Reports are out (National Press Photographers Association and Reuters) that a jury has found for Daniel Morel in his copyright case against Agence France-Presse and Getty Images, awarding him $1.22 million in damages.
Morel claimed that AFP picked up his images of the 2010 Haitian earthquake from Twitter and distributed them to their subscribers and Getty without securing a license. Getty appears to also have been found liable for an additional $20,000 in damages for violating the Digital Millennium Copyright Act.
This case has taken numerous turns over the last few years (including AFP suing Morel at one point) but it hinged on AFP’s interpretation of Twitter’s terms of service. The British Journal of Photography has a good backgrounder from last year.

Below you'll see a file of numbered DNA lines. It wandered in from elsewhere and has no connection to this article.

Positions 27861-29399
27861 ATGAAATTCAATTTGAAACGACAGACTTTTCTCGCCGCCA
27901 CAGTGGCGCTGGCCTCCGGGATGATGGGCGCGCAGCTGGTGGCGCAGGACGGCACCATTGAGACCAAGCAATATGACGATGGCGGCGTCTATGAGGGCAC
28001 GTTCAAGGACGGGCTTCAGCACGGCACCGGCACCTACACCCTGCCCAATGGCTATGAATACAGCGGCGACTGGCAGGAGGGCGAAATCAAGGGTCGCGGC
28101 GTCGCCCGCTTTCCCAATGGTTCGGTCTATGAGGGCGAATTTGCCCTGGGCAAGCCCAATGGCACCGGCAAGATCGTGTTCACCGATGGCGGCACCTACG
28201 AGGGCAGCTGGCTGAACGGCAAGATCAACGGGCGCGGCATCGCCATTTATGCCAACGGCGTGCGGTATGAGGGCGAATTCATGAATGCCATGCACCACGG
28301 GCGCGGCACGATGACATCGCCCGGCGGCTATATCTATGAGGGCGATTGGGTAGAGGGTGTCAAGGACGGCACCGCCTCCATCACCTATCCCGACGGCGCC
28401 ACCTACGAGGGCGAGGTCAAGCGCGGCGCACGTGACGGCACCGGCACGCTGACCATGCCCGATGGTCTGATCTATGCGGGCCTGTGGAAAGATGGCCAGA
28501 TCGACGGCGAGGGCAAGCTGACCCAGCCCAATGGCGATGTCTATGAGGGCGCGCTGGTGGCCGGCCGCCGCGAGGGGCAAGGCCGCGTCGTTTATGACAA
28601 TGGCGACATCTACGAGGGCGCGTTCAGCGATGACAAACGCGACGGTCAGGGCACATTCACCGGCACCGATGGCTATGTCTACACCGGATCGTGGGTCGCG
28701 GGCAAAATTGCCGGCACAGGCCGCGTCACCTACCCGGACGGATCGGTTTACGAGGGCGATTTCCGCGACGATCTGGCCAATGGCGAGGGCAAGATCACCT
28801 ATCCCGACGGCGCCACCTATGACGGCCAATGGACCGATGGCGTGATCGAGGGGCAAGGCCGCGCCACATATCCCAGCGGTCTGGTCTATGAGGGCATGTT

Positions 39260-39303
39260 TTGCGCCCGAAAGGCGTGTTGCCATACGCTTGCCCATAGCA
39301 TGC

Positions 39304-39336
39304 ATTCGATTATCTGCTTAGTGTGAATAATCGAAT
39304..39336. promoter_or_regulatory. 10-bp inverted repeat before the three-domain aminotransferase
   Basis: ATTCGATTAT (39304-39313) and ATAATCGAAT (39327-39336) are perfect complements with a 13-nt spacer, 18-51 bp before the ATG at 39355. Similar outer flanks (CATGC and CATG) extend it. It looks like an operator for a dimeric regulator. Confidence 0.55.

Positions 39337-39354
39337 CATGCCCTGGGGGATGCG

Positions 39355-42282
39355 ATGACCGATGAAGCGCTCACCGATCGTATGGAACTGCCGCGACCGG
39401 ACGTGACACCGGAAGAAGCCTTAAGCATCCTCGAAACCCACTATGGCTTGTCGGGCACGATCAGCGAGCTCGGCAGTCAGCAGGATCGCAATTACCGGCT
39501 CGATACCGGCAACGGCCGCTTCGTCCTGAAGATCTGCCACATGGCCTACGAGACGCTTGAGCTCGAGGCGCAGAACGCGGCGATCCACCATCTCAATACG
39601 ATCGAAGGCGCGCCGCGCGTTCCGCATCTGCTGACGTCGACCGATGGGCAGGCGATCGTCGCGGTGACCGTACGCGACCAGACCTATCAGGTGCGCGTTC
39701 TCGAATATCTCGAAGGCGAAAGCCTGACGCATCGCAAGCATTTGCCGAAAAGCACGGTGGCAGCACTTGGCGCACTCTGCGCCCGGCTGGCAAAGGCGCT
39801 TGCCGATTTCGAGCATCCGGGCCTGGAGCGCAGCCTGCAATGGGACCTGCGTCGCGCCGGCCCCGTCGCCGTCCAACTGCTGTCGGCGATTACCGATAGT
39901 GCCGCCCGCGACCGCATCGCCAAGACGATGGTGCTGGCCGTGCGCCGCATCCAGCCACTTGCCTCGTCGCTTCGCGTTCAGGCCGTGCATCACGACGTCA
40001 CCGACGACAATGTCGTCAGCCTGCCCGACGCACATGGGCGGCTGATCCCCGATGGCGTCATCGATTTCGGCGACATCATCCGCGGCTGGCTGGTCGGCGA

So, is this a good thing? Probably. The jury appears to have found that AFP and Getty violated Morel’s copyright. The damages award is subject to appeal, so this isn’t done yet.
The good news is that, hopefully, photo editors around the world will take note of that sum and pause before using images that they do not have a clear license to use.
Intellectual property is property. Period, full stop. Morel owns the images in question and he, and only he, has the right to determine who gets to use them.
Now, there are some copyright trolls out there who are looking for violations and then threatening legal action unless the alleged violators settle for large amounts. In U.S. courts, damages can range up to $150,000 per infringement – but it is not often that number is reached. In this case, the value of Morel’s images warrant a very high award – they are exclusive images of a horrifying breaking news event, images that no one else was able to get out of Haiti immediately following the earthquake.